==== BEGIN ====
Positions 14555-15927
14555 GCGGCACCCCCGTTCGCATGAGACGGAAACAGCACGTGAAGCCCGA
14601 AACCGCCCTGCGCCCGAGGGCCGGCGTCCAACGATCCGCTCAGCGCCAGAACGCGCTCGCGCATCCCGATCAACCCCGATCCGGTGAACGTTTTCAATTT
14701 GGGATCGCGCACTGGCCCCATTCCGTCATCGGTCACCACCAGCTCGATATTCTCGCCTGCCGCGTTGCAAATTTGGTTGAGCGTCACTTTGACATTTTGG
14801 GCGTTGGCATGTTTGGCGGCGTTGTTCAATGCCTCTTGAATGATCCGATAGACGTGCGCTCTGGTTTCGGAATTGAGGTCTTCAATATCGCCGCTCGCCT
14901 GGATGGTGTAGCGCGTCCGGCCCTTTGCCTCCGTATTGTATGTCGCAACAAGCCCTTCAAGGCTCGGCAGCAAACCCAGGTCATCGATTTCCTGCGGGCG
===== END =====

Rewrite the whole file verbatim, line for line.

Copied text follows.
Positions 14555-15927
14555 GCGGCACCCCCGTTCGCATGAGACGGAAACAGCACGTGAAGCCCGA
14601 AACCGCCCTGCGCCCGAGGGCCGGCGTCCAACGATCCGCTCAGCGCCAGAACGCGCTCGCGCATCCCGATCAACCCCGATCCGGTGAACGTTTTCAATTT
14701 GGGATCGCGCACTGGCCCCATTCCGTCATCGGTCACCACCAGCTCGATATTCTCGCCTGCCGCGTTGCAAATTTGGTTGAGCGTCACTTTGACATTTTGG
14801 GCGTTGGCATGTTTGGCGGCGTTGTTCAATGCCTCTTGAATGATCCGATAGACGTGCGCTCTGGTTTCGGAATTGAGGTCTTCAATATCGCCGCTCGCCT
14901 GGATGGTGTAGCGCGTCCGGCCCTTTGCCTCCGTATTGTATGTCGCAACAAGCCCTTCAAGGCTCGGCAGCAAACCCAGGTCATCGATTTCCTGCGGGCG